In evidence to Holyrood's inquiry into the effects on Scottish higher education of the possible introduction of top-up tuition fees in England, the Association of Scottish Colleges pointedly welcomed the increased spending on FE up to 2006 but added: "There are important issues as to whether the Scottish spending plans for these and later years may be inappropriately skewed by reaction to developments in England."
University chiefs have told the ongoing inquiry, by the enterprise and culture committee, that the Executive will have to pump an extra pound;100 million into the HE sector to avoid it being disadvantaged if English universities are allowed to charge up to pound;3,000 in extra tuition fees.
Scottish ministers have hitched their political credibility to a staunch refusal to introduce top-up fees north of the border. This means they may be forced to siphon resources from existing spending plans for lifelong learning to boost HE - hence college fears they could be targeted.
The ASC argues: "A key priority is to ensure that Scotland does not abandon or neglect its strategy for lifelong learning in relation to the many people whose education and training is not at HE degree level."
The colleges never cease to point out that higher national diploma and certificate courses are the largest single route of access to HE in Scotland, in contrast with England. The latest figures show that more than 60 per cent of those entering HE courses in Scotland for the first time do so through an FE college.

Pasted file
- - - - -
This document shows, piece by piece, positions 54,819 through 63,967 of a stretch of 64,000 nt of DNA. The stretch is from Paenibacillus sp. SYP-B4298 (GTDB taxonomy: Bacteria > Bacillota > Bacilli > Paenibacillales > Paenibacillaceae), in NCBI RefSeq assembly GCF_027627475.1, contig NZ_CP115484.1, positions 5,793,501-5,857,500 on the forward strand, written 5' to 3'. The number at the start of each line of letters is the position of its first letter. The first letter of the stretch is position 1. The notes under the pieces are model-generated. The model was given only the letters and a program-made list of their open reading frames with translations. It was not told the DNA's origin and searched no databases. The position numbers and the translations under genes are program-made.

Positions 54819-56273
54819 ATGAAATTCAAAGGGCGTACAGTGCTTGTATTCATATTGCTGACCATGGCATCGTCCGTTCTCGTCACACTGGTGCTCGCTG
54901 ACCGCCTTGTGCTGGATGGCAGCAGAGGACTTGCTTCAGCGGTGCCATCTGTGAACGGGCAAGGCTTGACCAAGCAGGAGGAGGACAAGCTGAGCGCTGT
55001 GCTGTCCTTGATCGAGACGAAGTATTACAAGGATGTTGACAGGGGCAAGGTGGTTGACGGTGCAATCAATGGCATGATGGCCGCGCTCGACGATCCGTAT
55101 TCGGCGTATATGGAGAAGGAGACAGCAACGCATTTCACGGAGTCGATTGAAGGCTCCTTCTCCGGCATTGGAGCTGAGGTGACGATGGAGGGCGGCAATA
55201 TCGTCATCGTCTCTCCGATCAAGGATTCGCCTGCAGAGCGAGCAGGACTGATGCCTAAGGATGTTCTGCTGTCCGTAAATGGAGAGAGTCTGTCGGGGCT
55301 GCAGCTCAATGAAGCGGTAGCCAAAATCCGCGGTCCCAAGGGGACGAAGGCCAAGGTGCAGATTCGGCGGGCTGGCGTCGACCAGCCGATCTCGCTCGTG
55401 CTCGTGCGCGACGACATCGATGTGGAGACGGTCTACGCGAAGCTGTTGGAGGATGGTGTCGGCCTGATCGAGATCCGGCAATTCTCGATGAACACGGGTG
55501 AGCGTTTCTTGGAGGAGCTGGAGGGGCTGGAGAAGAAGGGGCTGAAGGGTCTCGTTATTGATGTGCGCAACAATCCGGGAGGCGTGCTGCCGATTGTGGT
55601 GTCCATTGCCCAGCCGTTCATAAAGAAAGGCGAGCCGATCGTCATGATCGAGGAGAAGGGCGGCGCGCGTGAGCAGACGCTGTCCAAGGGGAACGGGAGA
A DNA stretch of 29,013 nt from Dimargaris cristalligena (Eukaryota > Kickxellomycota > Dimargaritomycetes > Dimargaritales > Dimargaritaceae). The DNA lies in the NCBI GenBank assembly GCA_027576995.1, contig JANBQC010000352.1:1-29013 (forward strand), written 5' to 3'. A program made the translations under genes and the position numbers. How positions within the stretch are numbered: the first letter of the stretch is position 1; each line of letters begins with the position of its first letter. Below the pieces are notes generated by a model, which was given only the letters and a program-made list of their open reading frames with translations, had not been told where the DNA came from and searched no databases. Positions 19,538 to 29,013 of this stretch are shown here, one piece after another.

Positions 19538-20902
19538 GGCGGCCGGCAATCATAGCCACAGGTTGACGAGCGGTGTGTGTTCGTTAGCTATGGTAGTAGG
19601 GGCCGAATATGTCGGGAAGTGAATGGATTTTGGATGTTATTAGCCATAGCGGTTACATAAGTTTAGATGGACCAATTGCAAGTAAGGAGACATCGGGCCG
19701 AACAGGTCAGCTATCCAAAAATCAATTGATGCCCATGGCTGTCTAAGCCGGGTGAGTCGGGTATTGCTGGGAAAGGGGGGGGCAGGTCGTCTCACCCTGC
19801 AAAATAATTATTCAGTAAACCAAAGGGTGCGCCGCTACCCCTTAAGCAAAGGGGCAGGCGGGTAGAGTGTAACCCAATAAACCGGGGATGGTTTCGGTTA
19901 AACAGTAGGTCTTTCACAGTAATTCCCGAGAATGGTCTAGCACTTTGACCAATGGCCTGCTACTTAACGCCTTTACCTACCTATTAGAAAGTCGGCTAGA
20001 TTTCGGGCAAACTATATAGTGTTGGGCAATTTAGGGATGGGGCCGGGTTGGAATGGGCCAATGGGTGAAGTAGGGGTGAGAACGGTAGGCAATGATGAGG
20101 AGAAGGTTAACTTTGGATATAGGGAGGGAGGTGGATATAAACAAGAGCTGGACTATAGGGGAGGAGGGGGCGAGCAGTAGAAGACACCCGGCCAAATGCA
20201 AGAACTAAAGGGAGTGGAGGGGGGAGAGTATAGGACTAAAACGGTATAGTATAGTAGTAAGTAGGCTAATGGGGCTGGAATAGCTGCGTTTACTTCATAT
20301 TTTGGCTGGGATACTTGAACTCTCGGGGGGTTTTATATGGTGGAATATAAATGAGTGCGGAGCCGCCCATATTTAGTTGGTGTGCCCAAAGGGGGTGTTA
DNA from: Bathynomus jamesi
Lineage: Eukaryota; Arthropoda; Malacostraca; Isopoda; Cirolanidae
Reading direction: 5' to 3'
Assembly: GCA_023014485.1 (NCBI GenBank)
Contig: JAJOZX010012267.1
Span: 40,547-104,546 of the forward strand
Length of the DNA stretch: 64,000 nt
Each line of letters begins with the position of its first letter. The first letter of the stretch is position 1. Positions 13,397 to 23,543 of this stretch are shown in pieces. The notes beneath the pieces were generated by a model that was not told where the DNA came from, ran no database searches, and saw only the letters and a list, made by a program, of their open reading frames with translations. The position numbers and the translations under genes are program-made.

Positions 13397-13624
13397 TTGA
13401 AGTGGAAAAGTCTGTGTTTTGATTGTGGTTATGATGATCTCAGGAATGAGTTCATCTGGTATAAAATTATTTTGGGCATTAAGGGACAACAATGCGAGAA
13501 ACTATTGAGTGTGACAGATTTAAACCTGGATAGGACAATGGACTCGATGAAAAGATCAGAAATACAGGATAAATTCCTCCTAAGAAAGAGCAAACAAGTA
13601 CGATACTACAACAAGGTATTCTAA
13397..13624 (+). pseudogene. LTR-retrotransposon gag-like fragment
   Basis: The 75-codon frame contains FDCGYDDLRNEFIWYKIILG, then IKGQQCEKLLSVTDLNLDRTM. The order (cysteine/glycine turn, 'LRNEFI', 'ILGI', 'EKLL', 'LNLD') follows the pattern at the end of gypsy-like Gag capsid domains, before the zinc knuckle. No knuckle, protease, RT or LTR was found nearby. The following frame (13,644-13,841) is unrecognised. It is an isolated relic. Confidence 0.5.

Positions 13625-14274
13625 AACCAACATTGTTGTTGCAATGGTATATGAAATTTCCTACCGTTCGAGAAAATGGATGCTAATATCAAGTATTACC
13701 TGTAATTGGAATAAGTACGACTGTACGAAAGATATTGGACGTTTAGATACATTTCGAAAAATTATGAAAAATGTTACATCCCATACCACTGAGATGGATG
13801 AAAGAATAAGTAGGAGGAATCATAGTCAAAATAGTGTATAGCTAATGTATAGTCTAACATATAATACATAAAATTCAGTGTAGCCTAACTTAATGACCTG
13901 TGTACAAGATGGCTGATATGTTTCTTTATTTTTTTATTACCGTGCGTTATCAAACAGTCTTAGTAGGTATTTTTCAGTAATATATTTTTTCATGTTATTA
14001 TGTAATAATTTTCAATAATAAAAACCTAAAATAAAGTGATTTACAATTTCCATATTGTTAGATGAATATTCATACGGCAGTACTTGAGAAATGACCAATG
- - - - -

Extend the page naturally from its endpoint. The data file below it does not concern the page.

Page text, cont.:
The ASC acknowledges, however, that there may be other adverse effects on Scotland. "It is not impossible that colleges of further education in England will introduce top-up fees for high-demand, specialised courses such as those in music and video production, the performance arts and agriculture," its submission states.
This may lead to more students from England seeking places in Scotland to escape higher fees. The ASC accepts that the impact of such cross-border traffic on HN courses will not increase too sharply for the sector as a whole, although there could be an impact on individual colleges.
College chiefs say Scotland has a lot going for it in terms of levels of participation (largely boosted by HN courses in colleges), more favourable student finances and a longer tradition of access to universities and colleges.
But, the ASC states, progress could be hampered if the cap on full-time HE courses in colleges is not removed. This prevents colleges responding fully to the demands. There is also an "unsustainably low unit of resource available to support HE courses in FE colleges" (see panel).